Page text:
All 2 entries tagged Negative Keywords

No other Warwick Blogs use the tag Negative Keywords on entries | View entries tagged Negative Keywords at Technorati | There are no images tagged Negative Keywords on this blog

July 24, 2012

What are the best tools to find Negative Keywords

Writing about web page

Amol PomaineOn Linked In Amol Pomane asked what were the best Free tools to find negatives?
I made two replies and thought that I should add these here to capture this dramatic example.

He expanded his question asking:
I use mostly tool for negative as they provide google suggestion and from that most of negatives can be extracted ,Which tools do you use ?

I replied:

I checked out your tool but I prefer to see search volume data to help target the most effective first.

I use Market Samurai which downloads the max. 800 terms from Google’s data.
Then you can add words into an exclude list that can be exported as a negative keywords list. Finally you can add positive filters to split out focused Ad group keywords to export.

Amol followed up from twitter:

Are there any some methods that you use to find out negatives effectively #ppc

I know that there are semantic search algorithms out there but the problem is that you have to select the contexts for a word that are positive or negative.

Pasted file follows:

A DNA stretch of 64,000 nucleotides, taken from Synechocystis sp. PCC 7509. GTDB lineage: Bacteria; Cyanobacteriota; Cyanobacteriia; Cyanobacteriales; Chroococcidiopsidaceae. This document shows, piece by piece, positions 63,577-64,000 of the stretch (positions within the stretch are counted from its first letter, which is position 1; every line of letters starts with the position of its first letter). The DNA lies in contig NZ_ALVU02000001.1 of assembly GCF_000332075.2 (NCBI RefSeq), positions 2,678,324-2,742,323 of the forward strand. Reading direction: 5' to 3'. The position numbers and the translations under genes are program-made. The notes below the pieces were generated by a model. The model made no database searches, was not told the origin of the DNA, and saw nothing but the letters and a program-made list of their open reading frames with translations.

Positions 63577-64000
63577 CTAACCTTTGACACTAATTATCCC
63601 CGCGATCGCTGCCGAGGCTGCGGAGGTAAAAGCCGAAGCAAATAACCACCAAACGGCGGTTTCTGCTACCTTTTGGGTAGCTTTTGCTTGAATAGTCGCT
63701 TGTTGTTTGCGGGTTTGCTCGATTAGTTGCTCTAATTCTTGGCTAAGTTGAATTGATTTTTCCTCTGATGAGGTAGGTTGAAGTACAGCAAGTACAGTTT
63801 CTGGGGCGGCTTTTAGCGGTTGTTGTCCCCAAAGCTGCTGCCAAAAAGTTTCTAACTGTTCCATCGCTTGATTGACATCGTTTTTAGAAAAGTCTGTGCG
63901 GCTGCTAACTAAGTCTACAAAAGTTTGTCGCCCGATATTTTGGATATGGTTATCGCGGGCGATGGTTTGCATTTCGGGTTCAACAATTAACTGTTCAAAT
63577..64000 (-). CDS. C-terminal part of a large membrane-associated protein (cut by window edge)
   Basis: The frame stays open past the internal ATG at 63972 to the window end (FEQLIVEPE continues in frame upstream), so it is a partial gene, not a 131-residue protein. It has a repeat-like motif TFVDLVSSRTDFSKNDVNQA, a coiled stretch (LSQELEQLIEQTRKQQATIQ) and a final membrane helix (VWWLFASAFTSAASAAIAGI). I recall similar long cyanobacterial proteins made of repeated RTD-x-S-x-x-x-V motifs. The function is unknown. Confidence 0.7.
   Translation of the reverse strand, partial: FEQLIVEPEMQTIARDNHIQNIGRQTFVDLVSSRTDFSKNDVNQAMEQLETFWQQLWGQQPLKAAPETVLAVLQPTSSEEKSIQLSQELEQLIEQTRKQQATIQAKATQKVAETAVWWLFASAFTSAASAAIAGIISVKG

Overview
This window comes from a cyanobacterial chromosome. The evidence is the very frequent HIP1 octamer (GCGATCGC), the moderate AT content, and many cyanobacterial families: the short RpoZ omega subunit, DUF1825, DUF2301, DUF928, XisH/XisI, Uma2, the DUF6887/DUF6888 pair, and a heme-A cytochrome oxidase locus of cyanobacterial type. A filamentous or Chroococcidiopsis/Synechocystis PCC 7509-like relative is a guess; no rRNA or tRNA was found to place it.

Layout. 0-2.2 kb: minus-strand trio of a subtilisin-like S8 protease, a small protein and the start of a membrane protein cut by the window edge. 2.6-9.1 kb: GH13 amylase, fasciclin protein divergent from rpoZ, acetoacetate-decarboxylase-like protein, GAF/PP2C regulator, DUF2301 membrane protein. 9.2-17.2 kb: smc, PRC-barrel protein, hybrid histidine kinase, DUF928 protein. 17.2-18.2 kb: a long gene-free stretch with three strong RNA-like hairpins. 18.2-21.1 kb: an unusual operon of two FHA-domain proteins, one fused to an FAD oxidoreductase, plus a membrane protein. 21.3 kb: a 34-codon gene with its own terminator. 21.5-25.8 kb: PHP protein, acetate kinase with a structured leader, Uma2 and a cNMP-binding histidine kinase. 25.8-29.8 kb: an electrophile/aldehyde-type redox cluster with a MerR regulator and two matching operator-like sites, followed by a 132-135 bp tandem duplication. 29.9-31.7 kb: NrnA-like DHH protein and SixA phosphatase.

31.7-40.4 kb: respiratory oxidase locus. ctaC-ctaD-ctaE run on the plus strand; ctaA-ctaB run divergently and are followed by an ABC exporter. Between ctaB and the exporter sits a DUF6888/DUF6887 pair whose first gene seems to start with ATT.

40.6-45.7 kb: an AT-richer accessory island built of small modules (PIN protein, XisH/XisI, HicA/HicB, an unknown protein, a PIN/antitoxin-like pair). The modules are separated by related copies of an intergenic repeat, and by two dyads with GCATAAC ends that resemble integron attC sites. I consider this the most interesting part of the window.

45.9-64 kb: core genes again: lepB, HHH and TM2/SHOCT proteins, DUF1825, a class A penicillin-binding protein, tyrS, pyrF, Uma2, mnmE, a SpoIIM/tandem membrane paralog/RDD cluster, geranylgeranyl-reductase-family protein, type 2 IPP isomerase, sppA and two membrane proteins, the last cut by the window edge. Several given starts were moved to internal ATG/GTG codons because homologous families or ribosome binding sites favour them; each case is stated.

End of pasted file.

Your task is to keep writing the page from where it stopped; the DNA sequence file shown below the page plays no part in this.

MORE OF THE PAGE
My client was bidding on ashes for their memorial jewellery products with cremated ashes. This is an area that splits people into love the idea or hate it but they were winning on Adwords. I was called in one summer when their campaign was failing.

The Ashes UrnTheir problem was the arrival of the Australian cricket team to play an Ashes Test tour in England. So -grounds, -tickets etc generated over 100 negatives.
When the first game started I checked on the progress and then immediately added: -‘ball by ball”, -scorecard etc. for another 50 or so. The next year in Australia the travel terms were added; -package, -flights, -hotels etc.

This was the most traumatic Ad Group as it also had to deal with the Icelandic Volcano Ash Cloud that generated another 100 or so negative keywords!
Then another keyword group with ‘memorial’ terms was hit by global web sunami that was triggered the death of Michael Jackson.

You could try seeding for ‘the Ashes” to pick out many negative keywords except that many people will drop the word ‘the’ when the second word will place the search clearly into cricketing context such as “Botham’s ashes”, “ashes regained” or “ashes live”.

These UK English terms might also apply in Australia & the Caribbean but not in the US.
This is why my website is subtitled Adwords Marketing with the UK English Voice. Always employ PPC experts who speak the local language and dialect that your campaign is targeting.

November 18, 2008

Are Google trialling 'Automatic Matching' of Keywords on their UK Adwords?

Writing about web page

Adwords Automatic MatchingLast weekend I was working on an Adwords account by searching on common negative keywords for a Gold Plating group by searching for ‘gold plated’. My client, Frost Electroplating, a ‘world class’ industrial and technical electroplater to the automotive and aerospace sectors, is looking for specialist volume plating not the domestic and giftware described as ‘plate’ or ‘gold plated’.